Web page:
Publisher: Tor Teen (@TorTeen)
Publication Date: April 22, 2014
Source of Book: Review copy from the publisher
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As a teenager, I often receive the label of unable: unable to make a difference; unable to make an impact; unable to make important decisions. Yet when I see two teenage girls start a non-profit organization dedicated to developing robotics programs in their community and beyond, I know the unable labels are wrong.
Stumbling across Robot Springboard was somewhat of an accident: I was actually looking into starting a non-profit organization of my own geared towards robotics community service. When I found their startlingly professional and passionate website, I knew my plans were about to change. Rather than founding a similar foundation of my own, I decided to reach out to junior fraternal twins Hannah and Rachael Tipperman and join forces with them.
Yet the Tipperman twins haven’t needed much help so far. Robot Springboard has been underway for over three years now, starting off in the summer between their ninth and tenth grade year. Most young people at this age are spending summer days lazing about in the sun by a pool but not Hannah and Rachael. In just thirty-six short months, these two ladies have managed to transform a simple idea into a fully functional non-profit organization. In 2013, the Tippermans launched a week-long robotics workshop for middle-school girls at Drexel University. After receiving an AspireIT grant from The National Center for Women and Information Technology, Hannah and Rachael contacted the computer science head at Drexel University. To their delight, the entire engineering department at Drexel was ecstatic at the idea. Within a few weeks, the camp was successfully launched.
Beyond single workshops, they have also managed to supply year-long programs. BrightStart robotics, an expansion of Robot Springboard, is geared towards younger children and their parents. Right now, they are hosting hour-and-a-half long seminars at their local library that include NXT robot kits. The kids design complete robots out of lego pieces before programming them to run through mazes using laptop computers. It is amazing what these young minds are learning and doing through this organization!
Success did not come right away for the Tipperman sisters, however. At first, they were turned down by their local library to even host a lobby display about simple robotics programs for kids. But the twins refused to be derailed. Through much sweat and toil, they are now performing monthly BrightStart robotics demonstrations at their library. Even more, the Tipperman sisters are going global this summer. After doing some research, the girls realized that Costa Rica is not involved in the FIRST Lego League—a middle-school organization geared towards having kids design Lego robots to compete in competitive games. Upon learning this, Hannah and Rachael knew they had to open a camp in Costa Rica to try and bring robotics and technology into young Costa Rican lives. They will be running not one but two camps in Costa Rica this summer.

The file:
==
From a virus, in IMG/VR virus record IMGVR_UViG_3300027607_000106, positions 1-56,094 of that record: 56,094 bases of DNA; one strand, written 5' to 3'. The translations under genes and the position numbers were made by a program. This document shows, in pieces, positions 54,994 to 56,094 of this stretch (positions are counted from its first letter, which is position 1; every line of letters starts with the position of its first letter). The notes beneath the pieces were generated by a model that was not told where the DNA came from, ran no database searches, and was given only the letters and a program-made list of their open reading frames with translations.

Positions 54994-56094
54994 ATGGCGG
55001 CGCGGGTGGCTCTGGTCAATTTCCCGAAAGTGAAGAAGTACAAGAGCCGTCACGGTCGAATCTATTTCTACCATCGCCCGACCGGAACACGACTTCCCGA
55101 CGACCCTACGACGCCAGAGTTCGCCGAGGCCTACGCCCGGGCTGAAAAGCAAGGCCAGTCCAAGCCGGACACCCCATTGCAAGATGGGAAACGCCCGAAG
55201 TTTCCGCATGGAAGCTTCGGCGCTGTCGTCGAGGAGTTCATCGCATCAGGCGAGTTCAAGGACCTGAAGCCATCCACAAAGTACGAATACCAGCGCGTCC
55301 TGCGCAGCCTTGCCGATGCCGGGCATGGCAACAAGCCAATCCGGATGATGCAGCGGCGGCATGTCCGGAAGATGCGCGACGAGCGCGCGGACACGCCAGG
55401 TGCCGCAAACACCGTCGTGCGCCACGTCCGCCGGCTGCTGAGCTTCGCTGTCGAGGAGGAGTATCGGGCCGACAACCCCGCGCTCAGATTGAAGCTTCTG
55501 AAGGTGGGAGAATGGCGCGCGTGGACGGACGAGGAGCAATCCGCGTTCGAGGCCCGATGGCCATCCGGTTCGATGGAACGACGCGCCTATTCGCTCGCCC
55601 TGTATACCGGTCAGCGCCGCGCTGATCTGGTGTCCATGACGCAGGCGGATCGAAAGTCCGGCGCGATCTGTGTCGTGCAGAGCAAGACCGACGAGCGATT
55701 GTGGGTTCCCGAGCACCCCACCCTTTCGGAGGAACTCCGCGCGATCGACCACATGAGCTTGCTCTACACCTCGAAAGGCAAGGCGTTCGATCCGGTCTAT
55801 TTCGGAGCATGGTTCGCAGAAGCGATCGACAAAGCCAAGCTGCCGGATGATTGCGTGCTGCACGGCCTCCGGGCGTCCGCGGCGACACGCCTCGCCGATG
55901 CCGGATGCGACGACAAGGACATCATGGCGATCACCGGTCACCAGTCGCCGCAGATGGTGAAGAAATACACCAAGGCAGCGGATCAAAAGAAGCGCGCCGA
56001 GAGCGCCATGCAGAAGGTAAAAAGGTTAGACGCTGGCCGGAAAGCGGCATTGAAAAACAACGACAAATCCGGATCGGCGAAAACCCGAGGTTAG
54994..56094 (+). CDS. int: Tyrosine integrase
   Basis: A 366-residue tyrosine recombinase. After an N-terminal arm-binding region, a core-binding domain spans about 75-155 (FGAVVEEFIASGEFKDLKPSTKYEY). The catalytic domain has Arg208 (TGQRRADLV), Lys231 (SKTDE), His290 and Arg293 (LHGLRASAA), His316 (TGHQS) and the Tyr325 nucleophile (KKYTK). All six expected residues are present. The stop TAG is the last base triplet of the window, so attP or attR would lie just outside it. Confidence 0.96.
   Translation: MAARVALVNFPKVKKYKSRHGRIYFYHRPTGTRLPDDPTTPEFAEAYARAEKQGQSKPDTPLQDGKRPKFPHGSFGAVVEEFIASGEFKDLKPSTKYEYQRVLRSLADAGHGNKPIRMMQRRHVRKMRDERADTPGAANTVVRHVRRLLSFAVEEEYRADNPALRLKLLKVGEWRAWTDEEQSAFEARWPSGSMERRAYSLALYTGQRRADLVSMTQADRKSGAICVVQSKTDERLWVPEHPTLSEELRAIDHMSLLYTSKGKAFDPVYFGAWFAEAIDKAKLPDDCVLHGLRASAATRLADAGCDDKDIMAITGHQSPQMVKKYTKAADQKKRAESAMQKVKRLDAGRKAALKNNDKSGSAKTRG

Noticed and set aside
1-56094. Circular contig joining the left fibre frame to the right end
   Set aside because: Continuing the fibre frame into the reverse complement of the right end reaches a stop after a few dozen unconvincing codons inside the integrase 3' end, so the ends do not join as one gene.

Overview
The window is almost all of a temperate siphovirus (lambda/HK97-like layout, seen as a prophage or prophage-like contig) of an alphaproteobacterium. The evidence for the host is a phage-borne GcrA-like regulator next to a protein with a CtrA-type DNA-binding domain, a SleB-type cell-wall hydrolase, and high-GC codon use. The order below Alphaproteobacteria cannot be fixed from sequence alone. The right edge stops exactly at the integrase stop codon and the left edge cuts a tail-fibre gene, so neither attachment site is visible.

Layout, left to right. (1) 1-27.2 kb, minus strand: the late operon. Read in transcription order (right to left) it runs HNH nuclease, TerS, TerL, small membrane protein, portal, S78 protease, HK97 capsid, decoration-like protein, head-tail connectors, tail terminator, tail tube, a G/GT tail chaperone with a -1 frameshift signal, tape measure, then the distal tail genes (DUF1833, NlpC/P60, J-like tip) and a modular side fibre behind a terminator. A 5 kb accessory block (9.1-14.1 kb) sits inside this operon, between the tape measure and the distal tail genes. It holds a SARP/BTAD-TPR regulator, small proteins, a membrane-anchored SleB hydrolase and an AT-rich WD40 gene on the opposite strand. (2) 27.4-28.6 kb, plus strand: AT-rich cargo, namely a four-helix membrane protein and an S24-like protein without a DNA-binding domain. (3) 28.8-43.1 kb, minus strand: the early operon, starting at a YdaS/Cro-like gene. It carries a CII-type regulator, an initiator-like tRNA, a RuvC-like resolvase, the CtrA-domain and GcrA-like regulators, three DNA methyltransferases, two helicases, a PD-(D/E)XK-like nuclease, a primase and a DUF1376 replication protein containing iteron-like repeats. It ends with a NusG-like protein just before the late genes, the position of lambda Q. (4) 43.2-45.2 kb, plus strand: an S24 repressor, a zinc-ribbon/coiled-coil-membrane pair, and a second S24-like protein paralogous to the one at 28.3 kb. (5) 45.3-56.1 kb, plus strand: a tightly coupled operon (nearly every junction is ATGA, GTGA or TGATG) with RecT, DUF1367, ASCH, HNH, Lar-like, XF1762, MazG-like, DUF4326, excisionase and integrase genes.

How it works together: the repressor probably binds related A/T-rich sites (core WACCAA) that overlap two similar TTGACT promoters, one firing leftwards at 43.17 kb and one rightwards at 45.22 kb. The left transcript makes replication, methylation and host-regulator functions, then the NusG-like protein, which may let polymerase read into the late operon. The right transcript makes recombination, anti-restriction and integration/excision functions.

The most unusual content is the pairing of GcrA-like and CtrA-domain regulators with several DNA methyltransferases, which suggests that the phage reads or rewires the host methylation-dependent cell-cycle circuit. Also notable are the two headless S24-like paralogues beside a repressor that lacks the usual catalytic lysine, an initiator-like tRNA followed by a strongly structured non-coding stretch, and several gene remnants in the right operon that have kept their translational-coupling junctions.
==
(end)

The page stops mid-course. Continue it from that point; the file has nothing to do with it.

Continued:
When they’re not flying down to Costa Rica, Hannah and Rachael are reaching out nationally through their “Robotics in a Box” program. Interested customers can request a box, which includes two NXT Mindstorm robot kits, two HP laptops with included NXT software, and educational books from their NXT robot kit library.
After seeing their intentions to go national, I realized I could help Hannah and Rachael with their incredible mission. Currently, I am trying to bring Robot Springboard and BrightStart Robotics into the Colorado area. As a newcomer, I am facing the struggles that the Tipperman sisters first confronted. The NXT robot kits cost nearly three-hundred dollars apiece, not to mention the cost of laptops. But the thought of inspiring the youth through robotics programs and STEM programs keeps me going.
If you have any old laptops that have been outdated (maybe ones with a Windows XP operating system) or are of no longer of use to you, feel free to contact me at Kalin.Natalie@hotmail.com.
Also, check out the Tipperman’s inspiring website at http://www.robotspringboard.org/about-us-2/about-us.html
With these two girls, the unable label will surely disappear soon.
Over the last month, I’ve been working with Greg Wright on a new comic book project called “Monstrous”.
It’s got steam powered robots & monsters that span the imagination. In this pilot, we meet a little girl who has to team up with a monster for hire to avenge her father’s death. What I love about MONSTROUS, is that it has the “IT” factor that I believe will be enjoyed by young and old. It has fun moments, scary moments and head turning moments.
Sometimes I wish could just read the entire series already instead of having to create it. It’s not that I don’t enjoy working on it (trust me – it’s a blast)… it’s the fact that I have to wait on my slow butt to finish it. Ha!